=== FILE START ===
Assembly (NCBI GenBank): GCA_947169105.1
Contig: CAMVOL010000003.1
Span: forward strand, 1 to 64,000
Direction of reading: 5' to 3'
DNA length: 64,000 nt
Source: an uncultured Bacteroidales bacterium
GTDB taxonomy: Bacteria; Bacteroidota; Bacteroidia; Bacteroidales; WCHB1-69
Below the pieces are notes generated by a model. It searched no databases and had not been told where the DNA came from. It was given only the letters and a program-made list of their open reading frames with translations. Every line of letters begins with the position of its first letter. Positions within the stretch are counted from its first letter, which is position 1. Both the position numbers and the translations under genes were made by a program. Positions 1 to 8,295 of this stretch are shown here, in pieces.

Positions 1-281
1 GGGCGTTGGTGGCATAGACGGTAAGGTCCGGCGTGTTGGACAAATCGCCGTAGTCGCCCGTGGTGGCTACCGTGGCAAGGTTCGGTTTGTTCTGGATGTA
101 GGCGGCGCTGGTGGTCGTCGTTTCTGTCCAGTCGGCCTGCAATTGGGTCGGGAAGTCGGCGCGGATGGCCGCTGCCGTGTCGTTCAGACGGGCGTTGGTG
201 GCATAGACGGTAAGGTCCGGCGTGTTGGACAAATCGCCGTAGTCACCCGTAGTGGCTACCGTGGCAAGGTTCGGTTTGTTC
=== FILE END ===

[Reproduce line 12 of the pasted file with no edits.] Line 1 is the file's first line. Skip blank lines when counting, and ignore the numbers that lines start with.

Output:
201 GCATAGACGGTAAGGTCCGGCGTGTTGGACAAATCGCCGTAGTCACCCGTAGTGGCTACCGTGGCAAGGTTCGGTTTGTTC